Fort McCoy News January 09, 2015

RTS-Maintenance course certifies inspectors

Public Affairs Staff

Seventeen military and civilian maintenance inspectors from installations Armywide further built on their inspection skills as part of a course at Fort McCoy's Regional Training Site (RTS)-Maintenance facility.

Photo for RTS-Maintenance article
Sgt. 1st Class Troy Boardman, course instructor for the Maintenance Inspector Certification and Classification Course at Regional Training Site (RTS)-Maintenance, covers a topic in class at the Fort McCoy RTS-Maintenance facility.

The four-day Maintenance Inspector Certification and Classification Course at RTS-Maintenance is designed for inspectors who support Army equipment concentration sites (ECS), area maintenance support activities and installation support units (ISU).

According to the Army Training Requirements and Resources System, course students learn standards for Army maintenance inspection and classification. They also learn procedures that includes accurately coding and classifying equipment using applicable Army forms, regulations, the Maintenance Expenditure List (MEL) and more.

"We teach the students many different things, but one of the most important subjects we teach is how to code and classify excess Army equipment in the MEL that is past its longevity for maintenance," said Course Instructor Sgt. 1st Class Troy Boardman. "To do this, it requires a lot of work referencing forms, regulations, guidance and more."

Army Regulation 750-1, Maintenance of Supplies and Equipment — Army Materiel Maintenance Policy, is one of the regulations used for reference in the course. From that regulation, students learn more about completing a technical inspection (TI) and an estimated cost of damage (ECOD) on a piece of equipment.

A TI is performed to verify serviceability, determine the economic reparability of the item, or determine the ECOD.

"We spend a lot of time going over how to do an ECOD," Boardman said. "Completing an ECOD is basically the beginning of an investigation. Because the damage to the (Army) equipment is usually from an accident, it's important to know what to look for and how to complete the process."

Sgt. 1st Class Wayne Decker, a Reserve Soldier who also is a civilian inspector for ECS 151 at Fort Rucker, Ala., attended the course for recertification. He said since he first attended the course four years ago, it has helped him be better prepared.

"Back in 2011, I had to do several ECODs for my unit when we were deployed to Iraq," Decker said. "This training helped with that effort."

Decker added the training is especially important for first-time students.

"It's important (for the) younger inspectors who have been in the Army for six to 10 years, have become inspectors and haven't been at a level to do an ECOD," Decker said.

"If they get deployed somewhere like Iraq or Afghanistan and a piece of equipment gets damaged, (the training) helps them understand how to do the paperwork and get it done correctly the first time."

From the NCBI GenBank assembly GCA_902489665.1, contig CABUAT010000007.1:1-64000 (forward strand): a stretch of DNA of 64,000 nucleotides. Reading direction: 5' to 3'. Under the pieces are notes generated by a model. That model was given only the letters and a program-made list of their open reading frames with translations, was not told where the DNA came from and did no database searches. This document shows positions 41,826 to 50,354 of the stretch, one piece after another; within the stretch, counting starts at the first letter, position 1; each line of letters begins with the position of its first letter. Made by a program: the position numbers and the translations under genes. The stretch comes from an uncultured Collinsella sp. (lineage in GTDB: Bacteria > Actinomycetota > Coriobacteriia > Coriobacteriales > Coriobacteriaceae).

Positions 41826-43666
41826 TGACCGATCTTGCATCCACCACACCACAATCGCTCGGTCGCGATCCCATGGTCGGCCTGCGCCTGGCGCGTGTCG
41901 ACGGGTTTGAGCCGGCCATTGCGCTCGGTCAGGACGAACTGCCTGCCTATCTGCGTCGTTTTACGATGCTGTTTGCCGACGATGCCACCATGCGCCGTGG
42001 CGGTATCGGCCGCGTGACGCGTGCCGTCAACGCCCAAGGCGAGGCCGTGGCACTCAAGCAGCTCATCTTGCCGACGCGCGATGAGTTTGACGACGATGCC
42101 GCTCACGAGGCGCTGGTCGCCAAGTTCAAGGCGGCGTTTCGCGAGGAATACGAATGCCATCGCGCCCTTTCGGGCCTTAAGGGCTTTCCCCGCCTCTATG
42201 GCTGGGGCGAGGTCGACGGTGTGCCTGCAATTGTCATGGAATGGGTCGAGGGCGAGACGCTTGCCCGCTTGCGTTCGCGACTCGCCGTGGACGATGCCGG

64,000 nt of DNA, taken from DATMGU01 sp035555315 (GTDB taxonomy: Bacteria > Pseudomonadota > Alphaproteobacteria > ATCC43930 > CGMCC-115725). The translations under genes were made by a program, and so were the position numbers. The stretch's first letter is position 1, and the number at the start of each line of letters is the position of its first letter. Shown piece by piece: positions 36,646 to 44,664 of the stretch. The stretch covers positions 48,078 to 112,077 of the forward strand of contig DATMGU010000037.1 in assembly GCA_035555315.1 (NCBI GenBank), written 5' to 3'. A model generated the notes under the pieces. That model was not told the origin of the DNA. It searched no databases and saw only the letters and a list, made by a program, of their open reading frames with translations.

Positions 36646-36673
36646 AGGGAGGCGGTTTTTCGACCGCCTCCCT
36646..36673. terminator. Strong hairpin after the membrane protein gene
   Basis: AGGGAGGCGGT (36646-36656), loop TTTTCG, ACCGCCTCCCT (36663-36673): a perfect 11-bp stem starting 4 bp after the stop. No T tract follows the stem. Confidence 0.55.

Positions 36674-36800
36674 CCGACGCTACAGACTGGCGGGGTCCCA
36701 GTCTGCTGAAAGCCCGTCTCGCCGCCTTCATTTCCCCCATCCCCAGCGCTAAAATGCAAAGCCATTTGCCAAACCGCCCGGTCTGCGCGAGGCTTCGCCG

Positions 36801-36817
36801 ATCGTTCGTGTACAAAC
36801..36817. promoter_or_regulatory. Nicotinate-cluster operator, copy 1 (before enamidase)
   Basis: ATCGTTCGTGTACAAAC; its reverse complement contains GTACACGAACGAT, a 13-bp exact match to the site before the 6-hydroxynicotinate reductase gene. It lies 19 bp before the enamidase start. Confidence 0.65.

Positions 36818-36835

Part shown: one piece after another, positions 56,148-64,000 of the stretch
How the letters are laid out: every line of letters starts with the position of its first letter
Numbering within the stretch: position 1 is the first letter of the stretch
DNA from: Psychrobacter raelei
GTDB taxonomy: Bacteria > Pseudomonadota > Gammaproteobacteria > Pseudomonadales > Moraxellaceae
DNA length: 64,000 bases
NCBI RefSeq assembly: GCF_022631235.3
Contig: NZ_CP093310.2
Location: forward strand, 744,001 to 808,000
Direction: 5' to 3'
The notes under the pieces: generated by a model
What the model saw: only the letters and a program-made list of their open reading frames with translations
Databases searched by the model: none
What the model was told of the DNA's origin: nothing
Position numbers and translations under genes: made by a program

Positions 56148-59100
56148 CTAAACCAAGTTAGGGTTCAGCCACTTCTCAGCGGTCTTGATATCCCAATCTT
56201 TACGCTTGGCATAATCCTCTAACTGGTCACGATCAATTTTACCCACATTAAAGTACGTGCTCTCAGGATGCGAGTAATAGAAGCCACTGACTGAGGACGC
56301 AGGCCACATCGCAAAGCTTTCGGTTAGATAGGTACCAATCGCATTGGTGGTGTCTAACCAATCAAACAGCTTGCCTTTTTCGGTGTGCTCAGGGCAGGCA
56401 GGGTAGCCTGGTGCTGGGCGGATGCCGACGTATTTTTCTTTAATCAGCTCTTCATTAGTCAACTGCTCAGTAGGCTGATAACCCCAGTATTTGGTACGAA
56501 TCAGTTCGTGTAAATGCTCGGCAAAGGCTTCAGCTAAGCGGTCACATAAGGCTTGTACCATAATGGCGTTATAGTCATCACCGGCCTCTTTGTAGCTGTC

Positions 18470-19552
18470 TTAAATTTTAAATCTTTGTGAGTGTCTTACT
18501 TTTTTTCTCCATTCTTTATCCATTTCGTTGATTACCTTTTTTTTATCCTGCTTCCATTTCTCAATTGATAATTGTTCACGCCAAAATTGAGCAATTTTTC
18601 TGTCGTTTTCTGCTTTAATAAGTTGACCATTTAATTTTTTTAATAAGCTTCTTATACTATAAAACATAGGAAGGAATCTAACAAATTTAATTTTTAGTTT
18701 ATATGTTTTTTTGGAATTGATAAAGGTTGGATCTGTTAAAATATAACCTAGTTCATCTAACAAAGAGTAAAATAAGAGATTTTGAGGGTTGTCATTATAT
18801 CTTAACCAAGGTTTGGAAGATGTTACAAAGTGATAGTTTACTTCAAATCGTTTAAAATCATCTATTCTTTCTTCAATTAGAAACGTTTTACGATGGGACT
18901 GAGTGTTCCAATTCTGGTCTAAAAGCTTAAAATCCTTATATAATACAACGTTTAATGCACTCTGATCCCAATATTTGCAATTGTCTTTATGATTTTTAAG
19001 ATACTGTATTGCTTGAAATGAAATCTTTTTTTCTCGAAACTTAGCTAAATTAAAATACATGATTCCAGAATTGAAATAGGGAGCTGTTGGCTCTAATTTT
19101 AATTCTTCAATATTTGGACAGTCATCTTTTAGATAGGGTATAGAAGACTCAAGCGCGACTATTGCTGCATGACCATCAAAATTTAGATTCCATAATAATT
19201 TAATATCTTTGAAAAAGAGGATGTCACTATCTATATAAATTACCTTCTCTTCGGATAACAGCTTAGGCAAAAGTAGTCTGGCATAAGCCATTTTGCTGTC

Sgt. 1st Class Chris Fenton is a first-time student in the course from Camp Atterbury, Ind., where he works as the maintenance noncommissioned officer (NCO) in charge at the Atterbury ISU for the Indiana National Guard. He said learning more about the ECOD process, the MEL and other aspects will help him become better at completing his work.

"At the shop where I work, we've had a lot of ECODs we've had to complete in the past, but I've had inspectors who have done that," Fenton said.

"By attending this course, it's going to enable me to do (the inspections) when the inspectors aren't available to do them."
Fenton said the training also will help him build on his skills he has learned in the Army over his career.

"Being a mechanic my entire military career, all I've known is how to work on vehicles and how to fix them," Fenton said.

"As an E-7 now, I'm learning more about the administrative side of my career field. This training helps me get to where I need to be as a senior NCO."

Boardman said he enjoys teaching and passing on information he has learned.

"I like this because I am also an inspector with my civilian job (at ECS 67)," Boardman said.

"I've done a lot of work with classifications and ECODs on equipment, so by instructing the course I am able to give out information that I have learned, and help others better understand the inspection process."

During the four-day course, three days were spent in the classroom and one day at Fort McCoy's ECS 67 to put what they learned into practice on a damaged piece of equipment. Upon completion, students were awarded certification as a maintenance inspector.

Overall, RTS-Maintenance trains Soldiers in a host of courses that also include Wheeled Vehicle Mechanic, Wheeled Vehicle Recovery, Standard Army Maintenance System — Enhanced, and more.

The organization has multiple training facilities, including nine classrooms that are fully-equipped with the latest in digital and computer-based audiovisual equipment, as well as field training sites with mire pits for vehicle recovery training.

For more information about RTS-Maintenance, call 608-388-3938, or email them at